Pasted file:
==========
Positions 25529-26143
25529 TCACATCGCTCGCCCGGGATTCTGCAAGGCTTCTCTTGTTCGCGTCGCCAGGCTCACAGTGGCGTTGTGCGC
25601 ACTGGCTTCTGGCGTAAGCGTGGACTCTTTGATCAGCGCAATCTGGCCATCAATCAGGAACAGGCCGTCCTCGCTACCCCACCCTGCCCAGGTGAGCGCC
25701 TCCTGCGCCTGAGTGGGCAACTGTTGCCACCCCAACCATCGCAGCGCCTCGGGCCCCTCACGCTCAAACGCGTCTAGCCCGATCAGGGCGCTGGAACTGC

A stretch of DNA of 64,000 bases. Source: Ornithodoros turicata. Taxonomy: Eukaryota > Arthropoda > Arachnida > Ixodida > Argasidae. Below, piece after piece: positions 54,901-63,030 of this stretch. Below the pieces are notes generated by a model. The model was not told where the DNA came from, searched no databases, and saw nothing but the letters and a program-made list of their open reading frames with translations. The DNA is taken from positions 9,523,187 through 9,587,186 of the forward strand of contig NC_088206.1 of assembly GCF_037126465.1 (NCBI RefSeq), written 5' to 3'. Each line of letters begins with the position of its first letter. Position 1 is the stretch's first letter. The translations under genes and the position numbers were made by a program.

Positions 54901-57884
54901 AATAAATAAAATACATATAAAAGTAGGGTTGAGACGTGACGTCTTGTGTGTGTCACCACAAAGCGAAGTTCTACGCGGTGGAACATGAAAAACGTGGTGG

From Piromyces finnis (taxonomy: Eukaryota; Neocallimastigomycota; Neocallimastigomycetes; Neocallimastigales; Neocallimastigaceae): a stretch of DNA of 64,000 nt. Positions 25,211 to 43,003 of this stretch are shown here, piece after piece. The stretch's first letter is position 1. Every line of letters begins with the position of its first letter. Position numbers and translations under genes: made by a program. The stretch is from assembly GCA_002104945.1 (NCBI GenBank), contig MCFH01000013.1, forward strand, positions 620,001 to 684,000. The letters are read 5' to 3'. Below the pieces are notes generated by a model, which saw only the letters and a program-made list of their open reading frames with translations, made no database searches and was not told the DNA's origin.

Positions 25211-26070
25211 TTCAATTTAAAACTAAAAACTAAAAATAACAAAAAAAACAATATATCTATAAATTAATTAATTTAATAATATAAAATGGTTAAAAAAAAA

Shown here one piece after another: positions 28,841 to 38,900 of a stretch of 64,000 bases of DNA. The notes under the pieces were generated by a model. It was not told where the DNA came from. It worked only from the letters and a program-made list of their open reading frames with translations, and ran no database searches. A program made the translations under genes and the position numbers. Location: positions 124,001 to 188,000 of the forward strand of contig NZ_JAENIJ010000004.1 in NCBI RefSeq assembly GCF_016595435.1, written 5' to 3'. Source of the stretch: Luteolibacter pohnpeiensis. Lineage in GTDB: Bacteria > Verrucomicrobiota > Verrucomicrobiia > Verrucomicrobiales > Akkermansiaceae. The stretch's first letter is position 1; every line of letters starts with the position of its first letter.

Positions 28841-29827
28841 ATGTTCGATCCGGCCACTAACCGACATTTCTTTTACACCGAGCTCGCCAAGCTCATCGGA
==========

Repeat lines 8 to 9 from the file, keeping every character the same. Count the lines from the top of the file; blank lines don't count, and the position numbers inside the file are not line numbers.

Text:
From Piromyces finnis (taxonomy: Eukaryota; Neocallimastigomycota; Neocallimastigomycetes; Neocallimastigales; Neocallimastigaceae): a stretch of DNA of 64,000 nt. Positions 25,211 to 43,003 of this stretch are shown here, piece after piece. The stretch's first letter is position 1. Every line of letters begins with the position of its first letter. Position numbers and translations under genes: made by a program. The stretch is from assembly GCA_002104945.1 (NCBI GenBank), contig MCFH01000013.1, forward strand, positions 620,001 to 684,000. The letters are read 5' to 3'. Below the pieces are notes generated by a model, which saw only the letters and a program-made list of their open reading frames with translations, made no database searches and was not told the DNA's origin.

Positions 25211-26070